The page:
Companies that want to get into the outsourcing business can now build their applications on the TaskRabbit API, which was released Friday.
This will allow third-party developers to integrate TaskRabbit features, of sourcing out tasks to the public and paying virtually, directly into their own apps and Web sites.
TaskRabbit has been gaining a lot of momentum lately, most recently gaining $17.8 million in its second round of funding in December -- from LightSpeed Ventures and several others. The new open API will now help other companies find short-term workers on a regular basis (say for projects, testing or focus groups) and help organize group or company to-do lists.
Two to-do management apps, Astrid and Producteev, are already using the TaskRabbit API to organize the projects people are working on. When you sign up to use these apps, you are able to outsource anything on your to-do lists without making a separate trip to TaskRabbit.
Another company, YouEye, an online user testing platform for rapid feedback on website uses, is putting the TaskRabbit’s API to work for user testing jobs. The diversity of the TaskRabbit’s community offers YouEye customers affordable insights into how people with varied backgrounds engage and experience websites in the real world.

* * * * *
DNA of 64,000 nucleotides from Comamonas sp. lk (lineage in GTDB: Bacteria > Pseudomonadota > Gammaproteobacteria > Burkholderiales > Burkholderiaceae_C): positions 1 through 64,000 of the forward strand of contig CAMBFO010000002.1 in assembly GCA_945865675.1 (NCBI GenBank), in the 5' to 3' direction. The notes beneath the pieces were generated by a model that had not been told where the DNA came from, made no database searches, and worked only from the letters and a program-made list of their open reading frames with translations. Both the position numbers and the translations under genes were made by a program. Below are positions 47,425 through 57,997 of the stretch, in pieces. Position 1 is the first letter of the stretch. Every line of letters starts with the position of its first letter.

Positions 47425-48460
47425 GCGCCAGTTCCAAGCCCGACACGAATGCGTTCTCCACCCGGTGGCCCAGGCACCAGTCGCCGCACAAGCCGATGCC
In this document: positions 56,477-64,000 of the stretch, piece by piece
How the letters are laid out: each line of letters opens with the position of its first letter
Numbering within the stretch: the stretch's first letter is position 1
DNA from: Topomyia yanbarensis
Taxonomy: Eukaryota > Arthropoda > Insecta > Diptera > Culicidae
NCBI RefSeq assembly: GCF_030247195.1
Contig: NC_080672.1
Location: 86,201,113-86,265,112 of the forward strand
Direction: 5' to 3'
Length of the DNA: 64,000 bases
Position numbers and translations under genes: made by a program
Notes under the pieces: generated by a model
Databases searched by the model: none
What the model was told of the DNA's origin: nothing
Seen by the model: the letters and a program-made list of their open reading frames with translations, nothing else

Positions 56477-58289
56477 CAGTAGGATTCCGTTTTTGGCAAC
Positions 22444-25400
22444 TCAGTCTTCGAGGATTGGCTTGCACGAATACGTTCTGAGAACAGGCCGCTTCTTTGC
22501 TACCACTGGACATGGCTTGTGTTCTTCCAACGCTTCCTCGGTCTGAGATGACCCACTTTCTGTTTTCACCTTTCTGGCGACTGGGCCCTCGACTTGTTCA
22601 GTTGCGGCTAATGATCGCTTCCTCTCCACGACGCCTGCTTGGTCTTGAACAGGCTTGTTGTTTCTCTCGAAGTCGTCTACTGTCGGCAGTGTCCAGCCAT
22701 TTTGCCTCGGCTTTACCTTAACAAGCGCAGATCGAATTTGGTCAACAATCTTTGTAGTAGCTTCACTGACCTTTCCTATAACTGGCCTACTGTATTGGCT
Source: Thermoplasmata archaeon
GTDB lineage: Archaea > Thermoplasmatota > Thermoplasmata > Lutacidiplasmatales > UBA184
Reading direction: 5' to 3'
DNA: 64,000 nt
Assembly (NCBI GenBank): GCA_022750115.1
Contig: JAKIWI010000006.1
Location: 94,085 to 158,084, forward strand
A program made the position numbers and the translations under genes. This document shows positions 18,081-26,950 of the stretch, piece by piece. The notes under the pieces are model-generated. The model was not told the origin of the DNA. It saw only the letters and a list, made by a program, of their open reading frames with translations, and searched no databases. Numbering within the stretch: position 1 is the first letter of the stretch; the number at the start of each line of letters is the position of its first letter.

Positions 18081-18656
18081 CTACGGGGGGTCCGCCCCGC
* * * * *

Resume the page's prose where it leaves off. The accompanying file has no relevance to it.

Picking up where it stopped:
The TaskRabbit service is currently available in nine U.S. cities: Boston, San Antonio, San Francisco, New York, LA, Portland, Chicago, Austin, and Seattle. The next big cities for the company are Atlanta, Dallas, and Houston.
The San Francisco-based startup has raised nearly $25 million in funding so far.
The TaskRabbit blog also pointed out that their goal is to build the ultimate social networking platform for getting projects completed and will continue "to enable its members to use the platform in seamless and innovative ways."
Back in December, TaskRabbit told me that it had tripled its monthly task volume and net revenue since May and has seen it customer based increase 7x.
“When we launched TaskRabbit in 2008, we pioneered the concept of ‘service networking.’ Even then, I recognized that we were paving the way for a powerful emerging market that would change the way we collaborate with those around us to get things done,” Leah Busque, founder of TaskRabbit, told Vator.